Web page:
Graduate medical education—the internship and residency training programs—long an area of hospital-individualized activity, will surely undergo major changes during the next several years. Two lines of force are rapidly evolving to effect this change, and all segments of the medical profession will be involved. The first is the growing sense of responsibility on the part of the university medical centers for assuming administrative direction and involvement in the training of physicians beyond the doors of the medical school itself. This point of view, succinctly summarized by the Association of American Medical Colleges' Committee,1 chaired by Dr. Thomas Kinney, declares that not only does the university have a vital stake in the education of all trainees studying within its facilities, but that there must be assurance of educational excellence in all comparable programs which are, in fact as well as in principle, extensions of the medical school educational programs. As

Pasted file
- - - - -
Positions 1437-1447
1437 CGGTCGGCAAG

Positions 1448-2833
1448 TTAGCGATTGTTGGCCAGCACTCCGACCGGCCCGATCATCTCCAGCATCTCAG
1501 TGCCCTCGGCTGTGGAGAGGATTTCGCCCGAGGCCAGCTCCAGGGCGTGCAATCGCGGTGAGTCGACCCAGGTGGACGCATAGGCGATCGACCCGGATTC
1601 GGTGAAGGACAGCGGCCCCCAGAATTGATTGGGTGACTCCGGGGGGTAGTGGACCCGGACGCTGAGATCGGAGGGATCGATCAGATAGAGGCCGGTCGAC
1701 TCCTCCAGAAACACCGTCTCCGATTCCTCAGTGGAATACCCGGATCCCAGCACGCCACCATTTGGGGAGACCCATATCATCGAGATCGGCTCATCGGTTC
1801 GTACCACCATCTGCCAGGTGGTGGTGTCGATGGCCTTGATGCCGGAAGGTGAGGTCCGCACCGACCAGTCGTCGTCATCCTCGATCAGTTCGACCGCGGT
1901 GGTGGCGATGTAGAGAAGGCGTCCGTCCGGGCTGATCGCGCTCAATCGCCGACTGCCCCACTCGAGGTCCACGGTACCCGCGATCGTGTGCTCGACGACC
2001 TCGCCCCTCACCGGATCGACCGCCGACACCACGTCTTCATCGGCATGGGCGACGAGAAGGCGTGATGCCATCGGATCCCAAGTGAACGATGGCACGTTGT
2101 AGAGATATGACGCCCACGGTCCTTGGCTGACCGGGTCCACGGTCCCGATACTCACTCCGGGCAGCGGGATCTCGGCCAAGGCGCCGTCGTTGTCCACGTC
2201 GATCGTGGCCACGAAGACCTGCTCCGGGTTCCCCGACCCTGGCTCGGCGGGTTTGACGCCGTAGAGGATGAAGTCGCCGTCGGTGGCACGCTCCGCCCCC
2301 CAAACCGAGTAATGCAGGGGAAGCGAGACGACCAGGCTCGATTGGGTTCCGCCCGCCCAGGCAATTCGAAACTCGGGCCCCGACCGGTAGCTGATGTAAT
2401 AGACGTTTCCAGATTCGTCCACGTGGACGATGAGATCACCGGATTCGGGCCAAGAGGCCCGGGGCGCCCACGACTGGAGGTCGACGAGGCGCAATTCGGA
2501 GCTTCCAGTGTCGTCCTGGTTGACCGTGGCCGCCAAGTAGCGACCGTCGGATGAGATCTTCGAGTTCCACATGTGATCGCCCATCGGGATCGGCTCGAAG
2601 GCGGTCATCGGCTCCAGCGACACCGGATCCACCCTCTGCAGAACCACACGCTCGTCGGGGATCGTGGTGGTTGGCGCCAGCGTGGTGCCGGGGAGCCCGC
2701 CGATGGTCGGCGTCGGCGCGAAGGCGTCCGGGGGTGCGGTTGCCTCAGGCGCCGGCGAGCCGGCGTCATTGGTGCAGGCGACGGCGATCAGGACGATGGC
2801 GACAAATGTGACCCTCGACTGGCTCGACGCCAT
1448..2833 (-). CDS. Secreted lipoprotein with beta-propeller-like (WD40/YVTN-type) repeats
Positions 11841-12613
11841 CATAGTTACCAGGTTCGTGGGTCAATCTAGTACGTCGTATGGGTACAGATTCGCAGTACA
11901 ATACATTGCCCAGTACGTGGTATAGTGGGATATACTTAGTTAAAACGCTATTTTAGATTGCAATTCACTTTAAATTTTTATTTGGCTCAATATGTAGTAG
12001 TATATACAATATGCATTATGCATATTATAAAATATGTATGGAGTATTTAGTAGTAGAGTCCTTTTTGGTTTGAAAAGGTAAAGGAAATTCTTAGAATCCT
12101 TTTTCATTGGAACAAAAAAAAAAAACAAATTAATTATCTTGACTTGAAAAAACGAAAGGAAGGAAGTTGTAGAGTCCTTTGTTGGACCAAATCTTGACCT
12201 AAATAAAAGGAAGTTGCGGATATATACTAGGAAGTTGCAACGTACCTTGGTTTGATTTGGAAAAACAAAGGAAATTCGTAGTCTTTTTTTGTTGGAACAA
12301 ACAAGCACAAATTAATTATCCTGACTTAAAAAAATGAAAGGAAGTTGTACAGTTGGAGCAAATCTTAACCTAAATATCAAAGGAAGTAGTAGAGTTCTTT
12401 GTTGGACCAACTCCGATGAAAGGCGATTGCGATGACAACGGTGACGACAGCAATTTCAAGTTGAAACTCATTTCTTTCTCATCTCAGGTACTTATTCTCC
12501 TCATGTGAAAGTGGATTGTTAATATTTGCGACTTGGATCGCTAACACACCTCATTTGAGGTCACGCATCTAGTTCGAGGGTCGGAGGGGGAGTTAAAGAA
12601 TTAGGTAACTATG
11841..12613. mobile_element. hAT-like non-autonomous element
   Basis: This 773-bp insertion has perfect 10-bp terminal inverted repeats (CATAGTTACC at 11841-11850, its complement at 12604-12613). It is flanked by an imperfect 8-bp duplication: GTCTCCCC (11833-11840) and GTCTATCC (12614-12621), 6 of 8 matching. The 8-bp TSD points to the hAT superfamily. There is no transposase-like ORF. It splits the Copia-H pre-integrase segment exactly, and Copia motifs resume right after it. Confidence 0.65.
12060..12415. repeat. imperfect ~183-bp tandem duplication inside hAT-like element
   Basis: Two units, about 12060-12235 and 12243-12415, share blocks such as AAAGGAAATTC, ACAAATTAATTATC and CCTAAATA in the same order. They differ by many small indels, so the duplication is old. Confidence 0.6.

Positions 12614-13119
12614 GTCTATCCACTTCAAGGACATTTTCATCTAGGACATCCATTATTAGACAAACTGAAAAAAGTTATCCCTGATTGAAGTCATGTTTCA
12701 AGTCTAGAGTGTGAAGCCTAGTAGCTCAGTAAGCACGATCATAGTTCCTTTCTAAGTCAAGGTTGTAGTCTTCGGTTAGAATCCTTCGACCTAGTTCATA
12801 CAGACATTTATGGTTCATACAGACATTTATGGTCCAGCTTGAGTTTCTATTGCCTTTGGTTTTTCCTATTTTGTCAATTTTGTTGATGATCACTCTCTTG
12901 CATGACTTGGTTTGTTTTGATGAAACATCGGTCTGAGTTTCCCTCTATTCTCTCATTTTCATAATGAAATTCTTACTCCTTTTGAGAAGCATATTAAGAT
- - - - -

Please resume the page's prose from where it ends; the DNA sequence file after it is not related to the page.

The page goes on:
M.D.B.. Standards for Graduate Medical Education. Arch Intern Med. 1972;130(1):145–147. doi:10.1001/archinte.1972.03650010123025
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